So grab those American-flag fidget spinners out of the gift shop and dump them into the Bay. Break the moorings, raise the sails (we know they work, after all), and let’s take Ironsides into the battle once again.

Hell, we can even use this ship of the line for its original purpose. You think speedboats full of Somali pirates will be any match for 44 mounted cannons? They’d probably be so surprised to see those full sails rounding the horn of Africa that there wouldn’t even be a fight — just a surrender to the captain, who will absolutely be wearing full naval dress regalia and sporting muttonchops so wide they can be seen from shore.

3. Street sweepers: the Thompson submachine gun

If you go to any military forum, you’re going to find a thousand threads on which guns are the best. You’ll hear about how the M-4 carbine is crap because troops are expected to clean them on a regular basis, especially when in a desert environment. Be sure to sound off in the comments on why I’m actually dumb and pout about the NJP you got for forgetting, again, to bring pipe cleaners to the field. (You know the armorer doesn’t have them, just buy a damn pack for your squad. It’s like five bucks.)

Somehow we got away from a great class of weapon known as the submachine gun. Specifically, the Thompson submachine gun, which wasn’t just used in 1930s gangster movies to fit into violin cases and gather protection money. The Thompson saw a lot of use in WWII, and proved an invaluable tool during street firefights across Europe due to its accuracy and the powerful .45 ACP cartridge. Fast and deadly, like a Marine. Or syphilis.

The smallest full-auto machine gun we have in our armament these days is the M249 SAW, which is fine. It can be used long-range or single-shot like any M4/M16, and in a pinch it can be mounted to the top of a vehicle or deployed as a crew-served weapon. It can also accept the same magazines as the M4s, meaning your weapon doesn’t become useless if you run out of drums.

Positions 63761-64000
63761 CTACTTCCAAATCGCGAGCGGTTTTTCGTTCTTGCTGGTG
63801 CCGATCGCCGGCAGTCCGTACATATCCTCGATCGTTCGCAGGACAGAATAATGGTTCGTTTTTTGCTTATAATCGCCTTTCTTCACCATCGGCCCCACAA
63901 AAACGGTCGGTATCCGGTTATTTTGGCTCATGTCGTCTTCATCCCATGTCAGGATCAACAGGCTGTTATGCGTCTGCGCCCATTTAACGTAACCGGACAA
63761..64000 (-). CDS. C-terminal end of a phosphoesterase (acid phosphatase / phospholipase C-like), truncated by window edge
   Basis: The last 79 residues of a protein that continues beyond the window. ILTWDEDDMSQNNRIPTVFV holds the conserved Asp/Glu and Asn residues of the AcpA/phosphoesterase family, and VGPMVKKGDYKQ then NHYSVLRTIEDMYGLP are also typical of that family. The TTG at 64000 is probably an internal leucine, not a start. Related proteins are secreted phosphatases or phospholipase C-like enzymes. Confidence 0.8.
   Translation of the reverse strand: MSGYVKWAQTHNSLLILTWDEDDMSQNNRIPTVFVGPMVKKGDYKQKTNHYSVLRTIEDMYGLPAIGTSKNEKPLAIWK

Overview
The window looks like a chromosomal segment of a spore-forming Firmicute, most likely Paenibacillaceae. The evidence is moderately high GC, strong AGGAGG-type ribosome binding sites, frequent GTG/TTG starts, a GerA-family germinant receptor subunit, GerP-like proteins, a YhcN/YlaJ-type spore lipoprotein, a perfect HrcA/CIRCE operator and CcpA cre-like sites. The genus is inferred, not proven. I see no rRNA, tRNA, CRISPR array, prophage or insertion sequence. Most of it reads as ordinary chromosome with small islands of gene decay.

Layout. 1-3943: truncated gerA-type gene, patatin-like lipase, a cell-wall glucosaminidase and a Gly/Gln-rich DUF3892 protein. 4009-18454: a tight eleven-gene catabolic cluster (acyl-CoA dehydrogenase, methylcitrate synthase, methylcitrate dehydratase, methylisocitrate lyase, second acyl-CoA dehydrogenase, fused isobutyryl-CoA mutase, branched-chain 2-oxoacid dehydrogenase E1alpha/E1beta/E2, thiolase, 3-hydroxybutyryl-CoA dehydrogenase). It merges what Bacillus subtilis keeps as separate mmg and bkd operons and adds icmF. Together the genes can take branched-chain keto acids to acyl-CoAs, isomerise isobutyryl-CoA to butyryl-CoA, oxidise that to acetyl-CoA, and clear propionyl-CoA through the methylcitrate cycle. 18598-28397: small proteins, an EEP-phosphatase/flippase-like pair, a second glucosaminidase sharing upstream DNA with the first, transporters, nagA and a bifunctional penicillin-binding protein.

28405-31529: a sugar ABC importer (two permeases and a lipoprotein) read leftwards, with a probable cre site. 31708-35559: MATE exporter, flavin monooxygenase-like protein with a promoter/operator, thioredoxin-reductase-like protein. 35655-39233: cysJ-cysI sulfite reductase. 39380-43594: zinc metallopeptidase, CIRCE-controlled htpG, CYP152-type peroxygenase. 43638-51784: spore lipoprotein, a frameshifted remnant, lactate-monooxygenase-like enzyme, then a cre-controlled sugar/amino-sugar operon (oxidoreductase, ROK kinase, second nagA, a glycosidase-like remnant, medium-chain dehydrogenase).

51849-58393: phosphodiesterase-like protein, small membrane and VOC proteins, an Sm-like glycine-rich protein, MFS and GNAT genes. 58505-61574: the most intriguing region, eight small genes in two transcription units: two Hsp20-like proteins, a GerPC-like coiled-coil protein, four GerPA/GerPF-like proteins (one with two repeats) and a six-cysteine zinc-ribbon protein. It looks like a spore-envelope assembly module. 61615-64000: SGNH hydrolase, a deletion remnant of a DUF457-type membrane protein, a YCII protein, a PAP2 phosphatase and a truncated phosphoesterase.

But is it cool like the Thompson? Does anyone call the SAW the “Chicago Typewriter” or “The Trench Broom”? No, they don’t.

And can you cleverly hide the M249 in a violin case, thus sneaking it past ISIS by posing to be a poor musician just trying to escape this harsh world to a better place? Just so you can whirl around, press the butt of the rifle into your pinstripe suited shoulder, clamp down on a toothpick, and deliver a “Yeah, see?” as you mow down the enemy?

Maybe you think looking cool while holding a weapon isn’t the point, but I can show you a thousand Facebook profiles that suggest Soldiers disagree.

4. Gone Fishin’: the commercial utility cargo vehicle

This is one of those vehicles that I wouldn’t have believed existed if I wasn’t required to do preventive maintenance, checks, and services on it as a young private. We reservists don’t exactly get the latest and greatest in tactical vehicles. Imagine getting a Dodge truck in the ’70s or ’80s, but they strip out every comfort inside — including the AM/FM radio — and painted it green.

You didn’t take these things to war, you had them on base for loading and unloading heavy materials or just hauling things around on the trailer hitch.

Last time I had to move around tents and tent poles, we were given a couple of those two-seater Humvees with a truck bed in the back. I have yet to find a more useless design for on-post hauling than the tiny square of bed in the back of one of those damn things. So congrats to the military for killing something useful and replacing it with something frustrating and poorly designed.

The unfortunate thing is that all the old CUCVs disappeared before I could get new bumper stickers.

5. A better life underground: decommissioned missile silos

Sure, you can build an underground bunker in your backyard. But why go to all that trouble of pouring concrete and making sure you aren’t breaking into your septic tank when the U.S. government already has dozens of vacant missile silos and communications bunkers? There’s nothing better than owning a piece of Cold War history.

Okay, so these bunkers are not weapons, exactly. But they cost millions of dollars to build back in the ’60s, and are being sold to private buyers at a fraction of the price. What do you do with an underground communications bunker? You deck it the hell out as a subterranean hippie commune/castle. From warheads to potheads.